So in the proposed budget, this category was up by $18,300.  But in the default budget, it is up by $11,000. Why is the default budget up at all in these non-contractual lines? I am going to take a wild guess that the administration wants another $10,000 in its legal budget even under default.  Note the irony of illegally raising the legal line in the default budget.  And then let’s throw in the dues and fees for a thousand.

There is nothing in District Meeting & Other School Bd Services which remotely satisfies the legal requirement to be included in a default budget as far as I can see.

This example should also demonstrate why the administration owes the public a line-item accounting of the default budget.  By trying to infer where the changes lie, I open myself to accusations that I have failed to understand how the budget is constructed, that I have misinformed the public, and that I have made unfounded accusations that the district failed to follow the law.  Perhaps the district will respond with iron-clad contract commitments to spend $5,000 more on miscellaneous expenses and $2,300 more on school board conferences.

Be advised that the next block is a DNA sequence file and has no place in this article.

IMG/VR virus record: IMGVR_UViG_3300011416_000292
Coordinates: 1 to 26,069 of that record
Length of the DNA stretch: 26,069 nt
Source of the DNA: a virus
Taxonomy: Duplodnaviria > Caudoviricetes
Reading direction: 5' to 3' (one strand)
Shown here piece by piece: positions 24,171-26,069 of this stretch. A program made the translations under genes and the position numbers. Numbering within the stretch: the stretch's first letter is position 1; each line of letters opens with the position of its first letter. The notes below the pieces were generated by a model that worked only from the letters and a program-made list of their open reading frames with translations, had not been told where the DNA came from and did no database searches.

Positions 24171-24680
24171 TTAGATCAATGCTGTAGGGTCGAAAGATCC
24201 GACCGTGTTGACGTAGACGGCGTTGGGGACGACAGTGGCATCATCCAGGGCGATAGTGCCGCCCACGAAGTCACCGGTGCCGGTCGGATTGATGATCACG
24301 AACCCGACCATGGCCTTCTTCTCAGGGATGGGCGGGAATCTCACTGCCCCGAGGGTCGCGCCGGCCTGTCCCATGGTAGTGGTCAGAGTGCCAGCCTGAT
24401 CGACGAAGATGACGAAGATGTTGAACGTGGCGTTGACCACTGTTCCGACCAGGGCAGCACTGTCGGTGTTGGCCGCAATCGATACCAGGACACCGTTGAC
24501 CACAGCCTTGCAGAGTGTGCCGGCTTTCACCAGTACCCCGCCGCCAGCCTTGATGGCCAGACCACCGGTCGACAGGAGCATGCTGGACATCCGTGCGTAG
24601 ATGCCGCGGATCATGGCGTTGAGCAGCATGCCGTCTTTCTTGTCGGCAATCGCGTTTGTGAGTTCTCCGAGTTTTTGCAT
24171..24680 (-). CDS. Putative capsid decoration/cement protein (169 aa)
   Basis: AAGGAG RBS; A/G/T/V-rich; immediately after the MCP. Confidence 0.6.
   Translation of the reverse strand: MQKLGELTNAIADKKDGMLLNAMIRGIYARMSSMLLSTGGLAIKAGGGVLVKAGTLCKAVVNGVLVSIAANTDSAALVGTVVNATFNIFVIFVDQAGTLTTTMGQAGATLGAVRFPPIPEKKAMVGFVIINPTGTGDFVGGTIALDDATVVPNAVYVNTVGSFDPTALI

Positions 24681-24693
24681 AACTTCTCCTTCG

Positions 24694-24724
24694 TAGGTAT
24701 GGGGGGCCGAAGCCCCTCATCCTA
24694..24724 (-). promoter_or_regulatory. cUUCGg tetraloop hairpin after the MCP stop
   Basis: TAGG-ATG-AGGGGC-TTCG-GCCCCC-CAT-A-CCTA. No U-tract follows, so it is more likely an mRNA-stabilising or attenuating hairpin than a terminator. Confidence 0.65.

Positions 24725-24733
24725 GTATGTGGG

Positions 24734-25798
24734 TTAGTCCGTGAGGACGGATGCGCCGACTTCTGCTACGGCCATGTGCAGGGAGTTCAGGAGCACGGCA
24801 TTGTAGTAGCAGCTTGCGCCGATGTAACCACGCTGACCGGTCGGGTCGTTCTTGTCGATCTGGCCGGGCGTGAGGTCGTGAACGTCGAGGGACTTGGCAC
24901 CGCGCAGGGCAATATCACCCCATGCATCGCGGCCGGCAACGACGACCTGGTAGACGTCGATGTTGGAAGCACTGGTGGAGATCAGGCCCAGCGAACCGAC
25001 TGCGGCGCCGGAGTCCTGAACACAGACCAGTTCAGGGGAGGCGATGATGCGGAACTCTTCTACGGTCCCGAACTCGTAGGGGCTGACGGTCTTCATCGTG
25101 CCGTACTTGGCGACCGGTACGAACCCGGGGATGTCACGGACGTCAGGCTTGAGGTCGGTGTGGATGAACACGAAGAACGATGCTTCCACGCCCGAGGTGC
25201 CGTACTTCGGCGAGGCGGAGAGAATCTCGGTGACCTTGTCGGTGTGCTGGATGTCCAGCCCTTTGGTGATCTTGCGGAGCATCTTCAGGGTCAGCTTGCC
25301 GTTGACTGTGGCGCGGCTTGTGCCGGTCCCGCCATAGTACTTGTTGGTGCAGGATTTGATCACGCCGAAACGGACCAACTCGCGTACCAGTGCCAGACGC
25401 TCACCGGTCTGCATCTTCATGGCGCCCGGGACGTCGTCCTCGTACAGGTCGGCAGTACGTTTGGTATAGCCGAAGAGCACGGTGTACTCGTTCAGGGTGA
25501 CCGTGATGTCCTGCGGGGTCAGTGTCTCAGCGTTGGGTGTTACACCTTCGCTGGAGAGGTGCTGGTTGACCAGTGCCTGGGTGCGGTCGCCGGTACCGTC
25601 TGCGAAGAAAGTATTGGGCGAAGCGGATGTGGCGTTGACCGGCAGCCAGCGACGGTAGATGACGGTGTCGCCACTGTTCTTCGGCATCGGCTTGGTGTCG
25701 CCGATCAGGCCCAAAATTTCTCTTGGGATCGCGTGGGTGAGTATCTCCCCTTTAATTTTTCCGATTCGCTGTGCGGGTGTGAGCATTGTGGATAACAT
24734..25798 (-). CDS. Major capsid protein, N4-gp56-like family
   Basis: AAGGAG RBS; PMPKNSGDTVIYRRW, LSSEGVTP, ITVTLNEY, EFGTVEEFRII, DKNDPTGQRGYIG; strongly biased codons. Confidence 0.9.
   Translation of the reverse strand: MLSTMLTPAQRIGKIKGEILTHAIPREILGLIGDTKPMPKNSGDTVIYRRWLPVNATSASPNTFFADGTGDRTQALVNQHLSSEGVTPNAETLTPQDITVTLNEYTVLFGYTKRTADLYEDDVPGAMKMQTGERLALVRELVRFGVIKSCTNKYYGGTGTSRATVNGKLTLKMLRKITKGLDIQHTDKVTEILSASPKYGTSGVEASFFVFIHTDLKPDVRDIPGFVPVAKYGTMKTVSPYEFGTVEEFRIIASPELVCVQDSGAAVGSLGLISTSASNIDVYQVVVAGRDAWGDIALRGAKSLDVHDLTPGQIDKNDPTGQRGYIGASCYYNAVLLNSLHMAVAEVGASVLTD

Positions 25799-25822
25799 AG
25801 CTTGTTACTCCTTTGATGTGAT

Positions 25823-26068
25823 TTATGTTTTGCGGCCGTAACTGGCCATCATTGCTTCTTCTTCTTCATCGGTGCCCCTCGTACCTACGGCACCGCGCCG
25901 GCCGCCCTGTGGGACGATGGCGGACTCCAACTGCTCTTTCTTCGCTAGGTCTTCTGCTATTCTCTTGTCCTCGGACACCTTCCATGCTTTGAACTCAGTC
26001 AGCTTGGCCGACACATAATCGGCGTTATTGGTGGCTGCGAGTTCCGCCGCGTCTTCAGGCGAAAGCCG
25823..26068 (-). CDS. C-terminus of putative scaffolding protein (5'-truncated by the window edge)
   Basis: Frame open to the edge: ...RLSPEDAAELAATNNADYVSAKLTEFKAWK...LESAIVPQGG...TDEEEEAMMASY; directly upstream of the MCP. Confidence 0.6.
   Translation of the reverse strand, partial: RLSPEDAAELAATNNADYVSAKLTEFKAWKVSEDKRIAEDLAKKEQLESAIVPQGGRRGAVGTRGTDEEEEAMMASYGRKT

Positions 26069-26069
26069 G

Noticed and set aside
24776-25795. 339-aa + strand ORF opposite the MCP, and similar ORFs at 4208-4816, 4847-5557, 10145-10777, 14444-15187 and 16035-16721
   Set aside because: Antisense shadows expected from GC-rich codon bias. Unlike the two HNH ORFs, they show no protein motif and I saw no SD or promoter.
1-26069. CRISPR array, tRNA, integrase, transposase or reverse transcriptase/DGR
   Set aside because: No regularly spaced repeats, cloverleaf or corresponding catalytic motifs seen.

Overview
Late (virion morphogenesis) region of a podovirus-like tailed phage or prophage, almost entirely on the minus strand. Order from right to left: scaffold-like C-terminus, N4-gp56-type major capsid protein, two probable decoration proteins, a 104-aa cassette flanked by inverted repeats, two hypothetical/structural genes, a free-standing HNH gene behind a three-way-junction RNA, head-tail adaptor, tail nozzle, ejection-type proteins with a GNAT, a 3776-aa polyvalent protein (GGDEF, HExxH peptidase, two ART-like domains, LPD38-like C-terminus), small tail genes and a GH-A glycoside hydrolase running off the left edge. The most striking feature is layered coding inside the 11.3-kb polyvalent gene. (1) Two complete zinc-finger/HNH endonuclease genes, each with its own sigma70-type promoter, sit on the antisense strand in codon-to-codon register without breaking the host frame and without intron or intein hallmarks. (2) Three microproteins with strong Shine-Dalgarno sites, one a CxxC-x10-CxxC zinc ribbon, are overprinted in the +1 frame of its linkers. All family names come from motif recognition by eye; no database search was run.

What are my cuts?

1.  Salary

There is about $122,000 in salary which is identified as “additional” positions in the budgetary salary information which we received using Right to Know law, and which the Budget Committee was never given.

  • additional Grade 5 teacher (full time)
  • additional teacher – Interventionist (regular program) (full time)
  • additional 0.4 Latin teacher
  • athletic security monitor (part time)